A large majority of Americans consider hot dogs an all American meal, made for roasting on the grill while having a summer barbecue party with friends or a staple at outdoor activities. They are a family favorite, a game-day must have, and kids love them, but many people have forgotten the original ways of eating these delicious wieners and sausages… not Czechs!
Street food in Prague is some of the best in the whole world (we think)! Seriously, every single street you turn down has a magnificent aroma, some have the sweet smell of cinnamon trdelníks, while others have the comforting fragrance of charred Czech style potatoes and each square offers a place where roasted meats are catering to long lines of anxiously waiting snack food eaters.
When we went to see a hockey game in Prague we ordered hot dogs (párky) expecting a skinny frank or bratwurst on a white bun with ketchup and yellow mustard, what we got was something different but amazing. Imagine if you will, a foot long párek which extended off the sides of our paper plates. With it came a huge hand-cut piece of Czech rye bread served with a squirt of a spicy dijon style mustard and a pickle.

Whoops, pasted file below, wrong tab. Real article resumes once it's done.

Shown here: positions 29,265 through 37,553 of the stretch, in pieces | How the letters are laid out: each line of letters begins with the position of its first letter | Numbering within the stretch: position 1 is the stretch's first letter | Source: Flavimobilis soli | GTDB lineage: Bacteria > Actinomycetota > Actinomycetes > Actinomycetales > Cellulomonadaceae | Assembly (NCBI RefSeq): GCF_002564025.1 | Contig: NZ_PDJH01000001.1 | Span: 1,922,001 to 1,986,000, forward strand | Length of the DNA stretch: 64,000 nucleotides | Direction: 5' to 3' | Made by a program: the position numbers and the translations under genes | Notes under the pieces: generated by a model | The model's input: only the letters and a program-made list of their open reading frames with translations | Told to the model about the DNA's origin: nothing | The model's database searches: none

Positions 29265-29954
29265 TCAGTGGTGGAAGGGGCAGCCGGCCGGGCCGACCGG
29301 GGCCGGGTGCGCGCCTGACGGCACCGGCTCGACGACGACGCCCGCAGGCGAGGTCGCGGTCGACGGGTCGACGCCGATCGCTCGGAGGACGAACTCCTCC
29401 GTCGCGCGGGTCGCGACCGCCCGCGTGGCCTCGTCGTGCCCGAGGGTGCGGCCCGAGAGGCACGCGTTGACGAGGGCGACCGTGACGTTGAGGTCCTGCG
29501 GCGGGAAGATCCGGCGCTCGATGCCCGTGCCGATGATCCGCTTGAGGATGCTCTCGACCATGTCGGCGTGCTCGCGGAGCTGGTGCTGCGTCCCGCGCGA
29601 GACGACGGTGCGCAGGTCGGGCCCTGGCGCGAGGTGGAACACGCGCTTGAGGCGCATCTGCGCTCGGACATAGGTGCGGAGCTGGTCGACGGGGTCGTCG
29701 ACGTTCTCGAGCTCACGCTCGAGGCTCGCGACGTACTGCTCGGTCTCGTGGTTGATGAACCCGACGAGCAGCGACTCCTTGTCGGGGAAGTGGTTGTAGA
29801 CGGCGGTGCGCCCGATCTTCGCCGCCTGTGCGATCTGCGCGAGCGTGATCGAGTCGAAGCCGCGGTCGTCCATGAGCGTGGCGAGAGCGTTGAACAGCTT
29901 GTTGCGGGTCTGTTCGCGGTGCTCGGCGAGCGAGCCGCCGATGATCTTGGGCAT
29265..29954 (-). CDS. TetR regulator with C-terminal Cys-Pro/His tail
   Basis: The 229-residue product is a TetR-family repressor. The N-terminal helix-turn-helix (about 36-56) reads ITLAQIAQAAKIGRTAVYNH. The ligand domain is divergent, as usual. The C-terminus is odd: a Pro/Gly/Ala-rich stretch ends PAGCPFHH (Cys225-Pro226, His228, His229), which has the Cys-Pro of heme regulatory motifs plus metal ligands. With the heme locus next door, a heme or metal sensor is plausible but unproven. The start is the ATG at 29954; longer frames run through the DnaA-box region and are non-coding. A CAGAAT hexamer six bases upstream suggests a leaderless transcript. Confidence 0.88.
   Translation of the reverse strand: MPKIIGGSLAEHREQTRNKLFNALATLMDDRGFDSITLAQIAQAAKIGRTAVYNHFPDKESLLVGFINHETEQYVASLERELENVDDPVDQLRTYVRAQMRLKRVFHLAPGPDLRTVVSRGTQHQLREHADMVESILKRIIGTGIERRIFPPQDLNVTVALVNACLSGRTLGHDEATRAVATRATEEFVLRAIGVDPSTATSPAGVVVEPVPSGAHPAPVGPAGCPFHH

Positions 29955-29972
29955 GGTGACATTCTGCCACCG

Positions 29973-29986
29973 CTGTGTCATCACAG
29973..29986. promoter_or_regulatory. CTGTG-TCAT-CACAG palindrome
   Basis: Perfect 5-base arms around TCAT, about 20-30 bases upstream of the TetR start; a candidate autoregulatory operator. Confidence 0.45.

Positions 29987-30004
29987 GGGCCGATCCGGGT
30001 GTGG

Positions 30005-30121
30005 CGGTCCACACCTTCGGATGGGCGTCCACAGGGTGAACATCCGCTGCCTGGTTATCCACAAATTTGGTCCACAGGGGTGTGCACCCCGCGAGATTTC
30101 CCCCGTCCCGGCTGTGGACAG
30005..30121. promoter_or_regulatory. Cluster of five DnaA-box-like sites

We quickly realized that this simple yet delicious specialty is served at restaurants, sports arenas, and via the oh-so-famous street vendors strategically positioned throughout the city.
The hot dogs themselves are so flavorful, and when you bite into them the casing makes a loud pop.
Or maybe it’s a snap.
Who knows…. Who CARES. The point it, it’s delicious!
The next time you make hot dogs, try to make them the Czech way – served on a piece of rye bread or turn the snack into a full meal and eat your frank with mashed potatoes or potato salad on the side!
We’ve discovered that franks in natural casings are best. If you can get Viennese or German frankfurters, great.
Using regular hot dogs, boil them gently on medium heat and then remove them from the water and place them into a non-stick skillet just for a couple of seconds. This rapidly dries out the exterior skin and creates that European snap or pop when you bite them.